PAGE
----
expensive-Angry River

from the publisher

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In conversation with Ruskin Bond

In the middle of the big river, which started from the mountains and ended in the sea, was a small island. The river flowed around the island, sometimes climbing its banks, but never right above it. It had been more than twenty years since the river flooded the island, and no one lived there at that time. But for the last ten years there was a small hut standing there, a mud-walled hut with thatched sloping roof. The hut was built in a huge rock, so only three walls were of mud, and the fourth was rock.

The goats grazed on the thorny leaves of the short grass and thorny bushes growing on the island. Some chickens followed them. There was a watermelon patch and a vegetable patch.

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A peepal tree stood in the middle of the island. That was the only tree there.

Even during the great deluge, when the island was submerged in water, the tree stood still.

It was an old tree. A seed was carried to the island by a strong wind about fifty years ago, found shelter between two rocks, took root there, and sprouted to provide shade and shelter to a small family; And Indians love peepal trees, especially during the hot summer months when the heart-shaped leaves give the least breath of air and flutter impatiently, fanning the people sitting below.

A sacred tree, Peepal: Abode of souls, good and bad.

‘Don’t yawn when you are sitting under a tree,’ Dadi used to warn Sita.

‘And if you have to yawn, always put your fingers in front of your mouth. If you forget to do so, a spirit may jump down your throat!’

‘And what will happen then?’ asked Sita.

‘It will probably ruin your digestion,’ said Grandfather, who didn’t believe much in spirits.

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Peepal had a beautiful leaf, and the grandmother compared it to the body of the mighty Lord Krishna – wide at the shoulders, then very thin to the waist.

It was an old tree and an old man was sitting under it. He was fixing a fishing net. He had fished in the river for ten years, and he was a good fisherman. He knew where to find the slender silver chilava fish and the singhara with a very beautiful mahseer and a long moustache; He knew where the river was deep and where it was shallow; He knew which bait to use—which fish liked insects and which chicks. He had taught his son to fish, but his son had gone to work in a factory in a town about a hundred miles away. He had no grandchildren; But he had a granddaughter Sita, and she could do everything a boy could, and sometimes she could do them better. She lost her mother when she was very young.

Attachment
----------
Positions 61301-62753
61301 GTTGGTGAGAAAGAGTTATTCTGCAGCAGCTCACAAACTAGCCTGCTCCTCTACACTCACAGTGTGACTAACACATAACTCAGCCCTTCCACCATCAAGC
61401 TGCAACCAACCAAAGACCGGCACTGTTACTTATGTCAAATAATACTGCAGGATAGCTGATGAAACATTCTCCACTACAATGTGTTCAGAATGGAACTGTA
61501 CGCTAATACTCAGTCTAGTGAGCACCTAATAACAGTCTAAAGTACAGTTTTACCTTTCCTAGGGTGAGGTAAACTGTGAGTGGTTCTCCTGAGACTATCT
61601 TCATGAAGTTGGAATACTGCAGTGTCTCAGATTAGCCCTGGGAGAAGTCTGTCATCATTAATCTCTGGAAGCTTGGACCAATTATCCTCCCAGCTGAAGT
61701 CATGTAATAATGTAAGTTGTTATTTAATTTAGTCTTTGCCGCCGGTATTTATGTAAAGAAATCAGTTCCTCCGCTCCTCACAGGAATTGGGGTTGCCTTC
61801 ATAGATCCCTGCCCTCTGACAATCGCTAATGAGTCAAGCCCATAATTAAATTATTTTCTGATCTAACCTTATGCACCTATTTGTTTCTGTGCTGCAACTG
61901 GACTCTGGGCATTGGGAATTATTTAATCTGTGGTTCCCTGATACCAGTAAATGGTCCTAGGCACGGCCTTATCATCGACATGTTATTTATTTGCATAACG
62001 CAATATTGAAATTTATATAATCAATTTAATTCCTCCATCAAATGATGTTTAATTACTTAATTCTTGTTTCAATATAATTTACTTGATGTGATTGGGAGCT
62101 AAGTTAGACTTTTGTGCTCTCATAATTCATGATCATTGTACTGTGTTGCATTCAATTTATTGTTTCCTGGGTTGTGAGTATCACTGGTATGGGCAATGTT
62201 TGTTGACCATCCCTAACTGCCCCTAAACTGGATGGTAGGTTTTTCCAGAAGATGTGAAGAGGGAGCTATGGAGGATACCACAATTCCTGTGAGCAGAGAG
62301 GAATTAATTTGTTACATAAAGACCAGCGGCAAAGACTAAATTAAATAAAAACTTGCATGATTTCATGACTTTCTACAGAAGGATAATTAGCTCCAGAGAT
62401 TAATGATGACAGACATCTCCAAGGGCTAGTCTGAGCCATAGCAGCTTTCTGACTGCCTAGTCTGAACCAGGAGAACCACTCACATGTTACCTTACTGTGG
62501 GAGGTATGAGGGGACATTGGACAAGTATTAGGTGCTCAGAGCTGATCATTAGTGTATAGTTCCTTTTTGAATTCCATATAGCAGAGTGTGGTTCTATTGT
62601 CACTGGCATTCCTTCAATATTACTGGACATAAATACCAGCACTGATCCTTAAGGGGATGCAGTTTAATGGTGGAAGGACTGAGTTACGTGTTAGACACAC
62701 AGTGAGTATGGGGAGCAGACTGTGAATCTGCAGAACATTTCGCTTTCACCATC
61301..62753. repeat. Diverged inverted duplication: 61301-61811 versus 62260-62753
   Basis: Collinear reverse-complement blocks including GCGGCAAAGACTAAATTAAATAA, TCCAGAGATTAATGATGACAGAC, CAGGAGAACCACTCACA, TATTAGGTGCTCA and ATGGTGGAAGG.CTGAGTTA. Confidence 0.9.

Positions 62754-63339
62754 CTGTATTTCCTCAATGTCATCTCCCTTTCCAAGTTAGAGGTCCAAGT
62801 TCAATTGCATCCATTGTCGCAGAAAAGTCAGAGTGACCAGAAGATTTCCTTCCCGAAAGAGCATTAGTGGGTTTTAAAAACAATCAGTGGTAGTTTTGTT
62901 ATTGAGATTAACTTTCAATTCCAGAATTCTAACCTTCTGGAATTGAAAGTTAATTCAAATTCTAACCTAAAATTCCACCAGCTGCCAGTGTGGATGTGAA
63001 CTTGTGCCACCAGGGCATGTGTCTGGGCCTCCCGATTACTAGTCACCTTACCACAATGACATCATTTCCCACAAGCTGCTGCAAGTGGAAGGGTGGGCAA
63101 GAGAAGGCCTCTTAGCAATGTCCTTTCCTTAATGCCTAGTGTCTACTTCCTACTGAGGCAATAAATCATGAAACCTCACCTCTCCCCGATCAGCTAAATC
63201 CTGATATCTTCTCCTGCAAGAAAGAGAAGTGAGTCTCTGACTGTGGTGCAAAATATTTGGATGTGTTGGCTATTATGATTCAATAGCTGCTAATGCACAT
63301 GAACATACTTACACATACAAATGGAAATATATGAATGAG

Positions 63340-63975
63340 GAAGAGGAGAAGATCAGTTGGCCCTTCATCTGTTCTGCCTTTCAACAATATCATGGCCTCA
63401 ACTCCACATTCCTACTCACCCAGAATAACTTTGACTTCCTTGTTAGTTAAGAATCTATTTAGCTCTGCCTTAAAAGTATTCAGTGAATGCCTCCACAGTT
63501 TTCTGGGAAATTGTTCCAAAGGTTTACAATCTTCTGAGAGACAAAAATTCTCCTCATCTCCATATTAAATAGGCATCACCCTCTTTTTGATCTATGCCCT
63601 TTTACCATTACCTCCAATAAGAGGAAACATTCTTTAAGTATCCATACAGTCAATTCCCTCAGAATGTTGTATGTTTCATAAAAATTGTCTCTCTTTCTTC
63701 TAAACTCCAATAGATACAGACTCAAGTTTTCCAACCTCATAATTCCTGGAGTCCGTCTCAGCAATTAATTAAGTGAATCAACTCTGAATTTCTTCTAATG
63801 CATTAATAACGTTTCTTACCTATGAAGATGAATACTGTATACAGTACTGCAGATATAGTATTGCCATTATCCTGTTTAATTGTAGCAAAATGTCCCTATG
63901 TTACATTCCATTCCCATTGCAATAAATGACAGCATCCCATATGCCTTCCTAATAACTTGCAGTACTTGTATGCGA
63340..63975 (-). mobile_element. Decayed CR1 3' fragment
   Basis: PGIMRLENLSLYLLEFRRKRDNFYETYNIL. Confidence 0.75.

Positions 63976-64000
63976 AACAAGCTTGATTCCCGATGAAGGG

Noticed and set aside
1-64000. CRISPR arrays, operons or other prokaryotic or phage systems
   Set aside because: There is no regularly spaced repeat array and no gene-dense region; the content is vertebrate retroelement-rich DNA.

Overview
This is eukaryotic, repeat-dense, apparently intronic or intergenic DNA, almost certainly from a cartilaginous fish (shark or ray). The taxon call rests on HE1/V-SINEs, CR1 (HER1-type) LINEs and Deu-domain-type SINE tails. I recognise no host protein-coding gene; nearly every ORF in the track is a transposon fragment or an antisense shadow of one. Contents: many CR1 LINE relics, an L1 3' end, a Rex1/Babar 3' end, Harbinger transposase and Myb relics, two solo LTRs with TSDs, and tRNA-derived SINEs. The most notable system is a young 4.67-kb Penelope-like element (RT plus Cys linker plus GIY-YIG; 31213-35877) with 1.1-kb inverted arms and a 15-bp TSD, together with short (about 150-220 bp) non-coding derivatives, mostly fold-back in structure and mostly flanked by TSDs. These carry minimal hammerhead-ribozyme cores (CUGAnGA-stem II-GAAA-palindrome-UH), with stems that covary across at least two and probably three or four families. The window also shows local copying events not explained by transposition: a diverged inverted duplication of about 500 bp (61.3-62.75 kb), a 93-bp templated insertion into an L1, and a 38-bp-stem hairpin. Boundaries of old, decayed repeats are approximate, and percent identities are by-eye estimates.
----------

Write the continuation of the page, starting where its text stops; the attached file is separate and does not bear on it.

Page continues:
Grandma taught her everything a girl should know, and she could do it like most girls. But none of her grandparents could read or write, and as a result Sita could not read or write either. There was a school in one of the villages across the river, but Sita had never seen it. There was a lot to do on the island. When Grandfather fixed his net, Sita was inside the hut pressing on the forehead of her grandmother, who was burning with fever. Grandmother was sick for three days and could not eat. She was sick before, but she was never that bad. Grandpa brought her some sweet oranges from the nearby town market, and she could suck the juice from the oranges, but she couldn’t eat anything else. She was younger than Grandfather, but because of her illness, she looked much older. She was never very strong. When Sita saw that Dadi was asleep, she came out of the room barefoot and stood outside.